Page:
Monday, 25 February 2008

DMT elves not fond of maths apparently

In further consideration of the Rodriguez paper on how to test the reality of DMT entities, it would be instructive to consider James Kent’s essay on The Case Against DMT Elves. Rodriguez suggests that we can ask the entities to give up some information that we don’t already know, in this case the answer to a maths problem, and the entity can then tell someone else on DMT later. Trouble is, according to Kent (who has tried something similar himself), the DMT entities are not so keen on helping out, which doesn't seem very sporting…

…the more I experimented with DMT the more I found that the "elves" were merely machinations of my own mind. While under the influence I found I could think them into existence, and then think them right out of existence simply by willing it so. Sometimes I could not produce elves, and my mind would wander through all sorts of magnificent and amazing creations, but the times that I did see elves I tried very hard to press them into giving up some non-transient feature that would confirm at least a rudimentary "autonomous existence" beyond my own imagination. Of course, I could not. Whenever I tried to pull any information out of the entities regarding themselves, the data that was given up was always relevant only to me. The elves could not give me any piece of data I did not already know, nor could their existence be sustained under any kind of prolonged scrutiny. Like a dream, once you realize you are dreaming you are actually slipping into wakefulness and the dream fades. So it is with the elves as well. When you try to shine a light of reason on them they dissolve like shadows.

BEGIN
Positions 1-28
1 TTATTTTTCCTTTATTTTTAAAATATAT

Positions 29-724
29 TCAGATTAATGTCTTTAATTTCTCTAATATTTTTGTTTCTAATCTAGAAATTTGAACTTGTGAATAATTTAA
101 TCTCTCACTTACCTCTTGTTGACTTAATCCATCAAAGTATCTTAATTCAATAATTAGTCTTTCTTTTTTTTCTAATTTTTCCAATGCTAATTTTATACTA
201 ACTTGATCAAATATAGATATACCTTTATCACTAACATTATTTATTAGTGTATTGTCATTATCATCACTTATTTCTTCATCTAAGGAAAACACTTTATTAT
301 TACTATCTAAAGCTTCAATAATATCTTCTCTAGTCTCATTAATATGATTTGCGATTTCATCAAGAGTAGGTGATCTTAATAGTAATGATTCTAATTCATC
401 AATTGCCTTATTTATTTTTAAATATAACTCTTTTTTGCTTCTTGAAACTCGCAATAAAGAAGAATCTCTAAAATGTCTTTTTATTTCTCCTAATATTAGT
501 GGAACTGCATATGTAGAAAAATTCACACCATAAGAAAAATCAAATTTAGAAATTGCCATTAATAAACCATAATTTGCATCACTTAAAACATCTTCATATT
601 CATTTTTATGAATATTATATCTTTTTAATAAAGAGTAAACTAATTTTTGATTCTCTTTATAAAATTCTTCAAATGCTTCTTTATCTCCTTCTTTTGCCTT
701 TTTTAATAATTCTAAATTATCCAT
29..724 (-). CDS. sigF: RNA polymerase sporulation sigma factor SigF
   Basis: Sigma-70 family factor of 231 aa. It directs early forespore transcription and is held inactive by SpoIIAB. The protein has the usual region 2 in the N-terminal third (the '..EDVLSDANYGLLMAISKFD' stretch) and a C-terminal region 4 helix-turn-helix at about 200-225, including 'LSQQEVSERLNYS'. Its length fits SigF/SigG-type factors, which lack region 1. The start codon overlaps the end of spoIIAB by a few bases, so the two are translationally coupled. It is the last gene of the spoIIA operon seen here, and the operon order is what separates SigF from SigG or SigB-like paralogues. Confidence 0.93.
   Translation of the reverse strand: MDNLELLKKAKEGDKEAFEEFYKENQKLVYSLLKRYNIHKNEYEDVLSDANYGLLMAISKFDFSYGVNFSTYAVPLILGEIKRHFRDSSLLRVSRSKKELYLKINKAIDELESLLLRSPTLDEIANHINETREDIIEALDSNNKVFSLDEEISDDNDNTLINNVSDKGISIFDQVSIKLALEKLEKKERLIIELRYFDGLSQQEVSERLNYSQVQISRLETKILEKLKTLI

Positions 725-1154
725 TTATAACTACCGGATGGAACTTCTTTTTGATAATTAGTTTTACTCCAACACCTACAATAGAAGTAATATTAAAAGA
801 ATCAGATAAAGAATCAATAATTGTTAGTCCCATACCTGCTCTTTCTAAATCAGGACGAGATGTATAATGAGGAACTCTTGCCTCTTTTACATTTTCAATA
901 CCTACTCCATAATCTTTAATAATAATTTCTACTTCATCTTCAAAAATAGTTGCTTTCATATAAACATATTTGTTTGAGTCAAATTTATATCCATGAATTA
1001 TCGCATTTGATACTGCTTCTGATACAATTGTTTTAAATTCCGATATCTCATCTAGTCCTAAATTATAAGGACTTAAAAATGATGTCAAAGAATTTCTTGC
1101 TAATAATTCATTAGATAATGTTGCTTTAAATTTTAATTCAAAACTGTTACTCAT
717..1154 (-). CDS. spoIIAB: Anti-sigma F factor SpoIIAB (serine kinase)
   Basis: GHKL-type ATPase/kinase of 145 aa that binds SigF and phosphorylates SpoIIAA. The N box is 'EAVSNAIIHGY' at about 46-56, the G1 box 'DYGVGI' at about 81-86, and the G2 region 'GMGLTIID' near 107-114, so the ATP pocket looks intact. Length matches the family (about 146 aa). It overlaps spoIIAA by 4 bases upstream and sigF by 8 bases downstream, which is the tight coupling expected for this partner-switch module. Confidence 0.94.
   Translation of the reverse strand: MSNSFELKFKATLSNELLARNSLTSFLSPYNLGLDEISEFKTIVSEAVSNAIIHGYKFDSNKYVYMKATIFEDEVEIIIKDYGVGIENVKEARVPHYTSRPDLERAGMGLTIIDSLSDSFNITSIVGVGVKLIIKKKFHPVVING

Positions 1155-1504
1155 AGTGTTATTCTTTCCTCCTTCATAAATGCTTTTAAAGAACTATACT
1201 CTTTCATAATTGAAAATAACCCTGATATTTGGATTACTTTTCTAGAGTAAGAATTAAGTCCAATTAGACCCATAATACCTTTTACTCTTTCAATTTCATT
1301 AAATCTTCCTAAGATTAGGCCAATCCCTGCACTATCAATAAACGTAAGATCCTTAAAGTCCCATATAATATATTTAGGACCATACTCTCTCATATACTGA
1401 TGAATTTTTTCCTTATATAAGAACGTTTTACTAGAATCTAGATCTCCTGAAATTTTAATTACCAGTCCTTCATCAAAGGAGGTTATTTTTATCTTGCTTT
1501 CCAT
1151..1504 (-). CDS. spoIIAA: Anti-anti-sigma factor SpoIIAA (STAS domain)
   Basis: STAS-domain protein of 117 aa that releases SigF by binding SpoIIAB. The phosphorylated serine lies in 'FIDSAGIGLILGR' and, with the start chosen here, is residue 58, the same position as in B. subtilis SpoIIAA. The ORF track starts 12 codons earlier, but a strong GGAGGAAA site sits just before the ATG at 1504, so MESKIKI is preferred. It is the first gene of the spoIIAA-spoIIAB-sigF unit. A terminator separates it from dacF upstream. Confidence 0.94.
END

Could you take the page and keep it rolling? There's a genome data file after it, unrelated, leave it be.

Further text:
More of… The Case Against DMT Elves

Sunday, 17 February 2008

Asking DMT entities to solve maths homework... not as weird as it sounds?

Following on from the trialogue on the ontology of Discarnate Entities by Sheldrake, McKenna and Abrams, I thought it topical to put up a link to a recent paper in the Journal of Scientific Exploration that proposes a methodology for studying the reality of DMT entity encounters. For those who don’t know, DMT is an extremely potent psychedelic substance that is found naturally in the human brain and which, if consumed, quite often gives rise to the meeting of extraordinary entities. Although these meetings generally take place in one’s “mind space” (whatever that is) they are of such an ineffable and numinous nature that many people tend to be convinced of the reality of the seemingly sentient beings that they meet, often causing considerable turbulence to one’s sense of what reality really is.

Grossly simplified, the admirable article by Marko Rodriguez proposes obtaining from the entities solutions to complex mathematics puzzles that the DMT experient does not know. Regrettably, this ingenious method for testing the independent existence of entities encountered on DMT is subject to a number of flaws, not least of which are the huge assumptions involved in expecting our supposed hyper-intelligent beings actually having the desire to cooperate and make themselves proven (let alone the DMT experient’s capability to ask them). The most crippling problem for his test, however, is what is known as the "super-psi hypothesis"; an issue long proved difficult to surmount in parapsychological attempts to validate the existence of discarnate entities considered spirits of the dead, e.g. those apparently communicating via trance mediums.

The problem is that, because clairvoyance, telepathy and precognition (collectively called psi) have no theoretical (or even apparent) limits, it always remains a possibility that any information provided by ostensibly discarnate entities may actually be due to the “super” psi of the person (e.g., the medium) receiving the information. One of the most cogent articles on the super-psi hypothesis in relation to survival after death comes from Prof. Stephen Braude and also appeared in the Journal of Scientific Exploration several years earlier in 1992. Anyway here’s the abstract of the Rodriguez paper and a link to the full pdf.

A Methodology for Studying Various Interpretations of the N,N-dimethyltryptamine-Induced Alternate Reality